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derrickturk/typestate.py

Last active Jul 24, 2020
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"typestate" with Literal types in Python 3.8
# check with mypy typestate.py --allow-redefinition
# (this option should be called --no-demented-nazi-mode)
from enum import Enum, auto
from typing import cast, Generic, Literal, TypeVar
class DoorState(Enum):
CLOSED = auto()
LOCKED = auto()
OPEN = auto()
_S = TypeVar('_S', bound = DoorState)
class Door(Generic[_S]):
# these methods are "privileged"; they can cast because the invariants
# are guaranteed as long as calling code typechecks
def open(self: 'Door[Literal[DoorState.CLOSED]]'
) -> 'Door[Literal[DoorState.OPEN]]':
return cast(Door[Literal[DoorState.OPEN]], self)
def close(self: 'Door[Literal[DoorState.OPEN]]'
) -> 'Door[Literal[DoorState.CLOSED]]':
return cast(Door[Literal[DoorState.CLOSED]], self)
def lock(self: 'Door[Literal[DoorState.CLOSED]]'
) -> 'Door[Literal[DoorState.LOCKED]]':
return cast(Door[Literal[DoorState.LOCKED]], self)
def unlock(self: 'Door[Literal[DoorState.LOCKED]]'
) -> 'Door[Literal[DoorState.CLOSED]]':
return cast(Door[Literal[DoorState.CLOSED]], self)
def new_door() -> Door[Literal[DoorState.CLOSED]]:
return Door()
if __name__ == '__main__':
# a valid sequence
door = new_door() # a closed door
door = door.open() # open it
door = door.close() # close it again
door = door.lock() # lock it
door = door.unlock() # unlock it
door = door.open() # open it again
# various forbidden operations
# door = door.lock() # can't lock an open door
# door = door.unlock() # or unlock it
door = door.close()
# door = door.close() # or close a closed door
# check with mypy typestate.py --allow-redefinition
from enum import Enum, auto
from typing import cast, Generic, Literal, TypeVar
class MeState(Enum):
UNFOOLED = auto()
FOOLED = auto()
_S = TypeVar('_S', bound = MeState)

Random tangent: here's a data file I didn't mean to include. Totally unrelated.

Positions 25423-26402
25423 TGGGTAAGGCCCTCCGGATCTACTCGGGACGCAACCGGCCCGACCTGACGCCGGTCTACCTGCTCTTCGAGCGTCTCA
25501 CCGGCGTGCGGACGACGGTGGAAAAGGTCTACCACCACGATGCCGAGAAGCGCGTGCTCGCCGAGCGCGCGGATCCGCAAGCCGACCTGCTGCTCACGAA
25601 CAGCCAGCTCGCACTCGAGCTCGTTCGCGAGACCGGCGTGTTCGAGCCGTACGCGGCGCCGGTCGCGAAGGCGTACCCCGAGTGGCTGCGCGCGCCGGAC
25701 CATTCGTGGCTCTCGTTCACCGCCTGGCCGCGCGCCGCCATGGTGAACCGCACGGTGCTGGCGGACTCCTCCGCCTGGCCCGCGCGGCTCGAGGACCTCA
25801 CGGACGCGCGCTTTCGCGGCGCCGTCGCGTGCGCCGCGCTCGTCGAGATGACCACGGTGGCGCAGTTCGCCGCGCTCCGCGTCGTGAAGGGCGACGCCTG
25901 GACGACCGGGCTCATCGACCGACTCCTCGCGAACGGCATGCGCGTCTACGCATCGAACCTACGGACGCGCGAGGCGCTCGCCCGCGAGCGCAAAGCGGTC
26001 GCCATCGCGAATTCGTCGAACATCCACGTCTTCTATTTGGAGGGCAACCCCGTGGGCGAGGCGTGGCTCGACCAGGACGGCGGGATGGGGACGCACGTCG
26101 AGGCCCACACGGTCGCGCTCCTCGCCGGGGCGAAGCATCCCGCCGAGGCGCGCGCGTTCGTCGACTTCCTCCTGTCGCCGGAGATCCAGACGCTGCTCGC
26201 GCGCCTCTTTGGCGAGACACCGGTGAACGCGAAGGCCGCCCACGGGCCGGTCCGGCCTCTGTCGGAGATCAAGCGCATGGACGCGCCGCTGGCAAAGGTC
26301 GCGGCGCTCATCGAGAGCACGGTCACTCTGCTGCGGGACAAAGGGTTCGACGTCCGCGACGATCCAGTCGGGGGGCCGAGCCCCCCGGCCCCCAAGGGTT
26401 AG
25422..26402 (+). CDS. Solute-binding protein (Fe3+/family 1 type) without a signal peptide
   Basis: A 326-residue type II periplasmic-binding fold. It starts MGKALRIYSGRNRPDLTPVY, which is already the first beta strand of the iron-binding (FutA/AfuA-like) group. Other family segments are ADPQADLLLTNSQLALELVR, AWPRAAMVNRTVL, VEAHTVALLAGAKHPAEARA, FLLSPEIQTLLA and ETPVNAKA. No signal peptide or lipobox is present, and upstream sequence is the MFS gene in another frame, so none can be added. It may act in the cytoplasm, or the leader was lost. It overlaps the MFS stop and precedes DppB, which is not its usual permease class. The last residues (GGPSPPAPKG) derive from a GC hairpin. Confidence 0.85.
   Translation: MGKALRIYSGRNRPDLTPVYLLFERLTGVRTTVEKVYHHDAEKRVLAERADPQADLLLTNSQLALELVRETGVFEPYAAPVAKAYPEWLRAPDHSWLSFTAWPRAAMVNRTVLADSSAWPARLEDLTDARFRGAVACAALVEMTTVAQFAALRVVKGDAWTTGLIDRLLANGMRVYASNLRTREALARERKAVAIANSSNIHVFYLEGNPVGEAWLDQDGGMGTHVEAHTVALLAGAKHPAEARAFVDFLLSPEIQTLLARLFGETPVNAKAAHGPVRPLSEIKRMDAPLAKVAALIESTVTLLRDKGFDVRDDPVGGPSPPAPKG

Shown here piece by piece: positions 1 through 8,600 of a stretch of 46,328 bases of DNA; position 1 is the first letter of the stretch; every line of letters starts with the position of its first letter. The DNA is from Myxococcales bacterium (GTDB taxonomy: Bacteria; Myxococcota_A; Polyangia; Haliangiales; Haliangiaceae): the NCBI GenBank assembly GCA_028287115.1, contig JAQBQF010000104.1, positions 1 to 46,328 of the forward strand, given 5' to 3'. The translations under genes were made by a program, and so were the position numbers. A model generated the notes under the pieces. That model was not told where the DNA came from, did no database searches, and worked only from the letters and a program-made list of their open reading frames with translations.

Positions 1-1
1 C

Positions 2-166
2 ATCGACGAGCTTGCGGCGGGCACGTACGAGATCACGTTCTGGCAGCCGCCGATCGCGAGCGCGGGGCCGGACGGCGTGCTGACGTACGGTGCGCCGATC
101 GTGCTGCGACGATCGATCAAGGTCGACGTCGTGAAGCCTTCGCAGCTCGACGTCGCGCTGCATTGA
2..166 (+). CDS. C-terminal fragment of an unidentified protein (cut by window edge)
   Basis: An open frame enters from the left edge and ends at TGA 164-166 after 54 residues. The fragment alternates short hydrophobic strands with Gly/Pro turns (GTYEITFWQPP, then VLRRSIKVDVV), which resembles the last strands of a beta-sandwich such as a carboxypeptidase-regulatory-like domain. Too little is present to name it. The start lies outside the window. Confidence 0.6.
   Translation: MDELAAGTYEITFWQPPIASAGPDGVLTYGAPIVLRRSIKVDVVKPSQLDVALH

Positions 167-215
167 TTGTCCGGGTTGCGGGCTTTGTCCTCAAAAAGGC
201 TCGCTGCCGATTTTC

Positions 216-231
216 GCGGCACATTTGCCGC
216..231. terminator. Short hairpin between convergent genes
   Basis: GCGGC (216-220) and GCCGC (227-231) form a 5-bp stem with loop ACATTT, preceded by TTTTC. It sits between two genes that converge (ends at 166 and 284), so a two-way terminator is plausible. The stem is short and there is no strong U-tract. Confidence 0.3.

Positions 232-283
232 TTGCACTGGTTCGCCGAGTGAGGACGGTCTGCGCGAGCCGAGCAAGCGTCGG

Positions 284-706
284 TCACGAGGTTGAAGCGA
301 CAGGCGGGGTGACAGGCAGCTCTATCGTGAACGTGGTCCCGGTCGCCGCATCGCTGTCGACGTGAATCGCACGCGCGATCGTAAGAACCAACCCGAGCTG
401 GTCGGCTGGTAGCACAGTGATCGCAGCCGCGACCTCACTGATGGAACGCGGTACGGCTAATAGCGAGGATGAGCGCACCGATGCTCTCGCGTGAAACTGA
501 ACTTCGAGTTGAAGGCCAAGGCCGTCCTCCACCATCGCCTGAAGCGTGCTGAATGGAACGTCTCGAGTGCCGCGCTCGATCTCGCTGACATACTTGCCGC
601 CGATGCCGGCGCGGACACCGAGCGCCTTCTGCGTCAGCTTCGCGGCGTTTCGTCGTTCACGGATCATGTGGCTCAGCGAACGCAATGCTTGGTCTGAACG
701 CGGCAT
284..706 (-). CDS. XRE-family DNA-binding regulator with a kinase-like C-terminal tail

class Me(Generic[_S]):
def __init__(self, name: str):
self.name = name
def fool(self: 'Me[Literal[MeState.UNFOOLED]]'
) -> 'Me[Literal[MeState.FOOLED]]':
print(f'shame on {self.name}')
return cast(Me[Literal[MeState.FOOLED]], self)
if __name__ == '__main__':
me: Me[Literal[MeState.UNFOOLED]] = Me('George')
me = me.fool()
# me = me.fool() # you don't get fooled again!
# check with mypy typestate.py --allow-redefinition
from enum import Enum, auto
from typing import cast, Generic, Literal, TypeVar
# natural numbers, as types
class Nat:
pass
class Z(Nat):
pass
_N = TypeVar('_N', bound = Nat)
class S(Nat, Generic[_N]):
pass
# proofs of less-or-equal between type-level nats, as types
_M = TypeVar('_M', bound = Nat)
class _LTE(Generic[_N, _M]):
pass
# lock LTE construction behind functions which ensure well-typedness
def duh() -> _LTE[Z, _N]:
return _LTE()
def well(prf: _LTE[_N, _M]) -> _LTE[S[_N], S[_M]]:
return _LTE()
# we'll parameterize Me by a Nat indicating the number of times fooled thus far
# since we can be fooled at most 5 times, we'll want a handy type-level four
FOUR = S[S[S[S[Z]]]]
class Me(Generic[_N]):
def __init__(self, name: str):
self.name = name
def fool(self: 'Me[_N]', prf: _LTE[_N, FOUR]) -> 'Me[S[_N]]':
print(f'shame on {self.name}')
return cast(Me[S[_N]], self)
def naif(name: str) -> Me[Z]:
return Me(name)
if __name__ == '__main__':
me = naif('George')
me = me.fool(duh())
# unfortunately, this isn't Idris, so we have to bring our own proofs
# each time we get fooled, attesting that we've been fooled no more
# than four times already
me = me.fool(well(duh()))
me = me.fool(well(well(duh())))
me = me.fool(well(well(well(duh()))))
me = me.fool(well(well(well(well(duh())))))
# me = me.fool(no_possible_proof) # you don't get fooled again!
@alexmojaki

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@alexmojaki alexmojaki commented Jul 24, 2020

@derrickturk

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@derrickturk derrickturk commented Jul 24, 2020

@alexmojaki thanks - looks like a nice (and much more complete) runtime implementation of similar ideas. I like the ability to statically check that transition functions are used correctly, but it'd be great to find a way to have both static and dynamic checking.

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@alexmojaki alexmojaki commented Jul 24, 2020

There is both static and runtime checking. For example one would typically write Closed(door).open(), which checks that door is in state Closed at runtime and also checks statically that open is a valid transition - Open(door).open() will raise a warning in a type checker about the method not existing.

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@derrickturk derrickturk commented Jul 24, 2020

Ah, that makes sense - I read the example a little backwards at first glance. Each state is a different type with a common base class. Nice.

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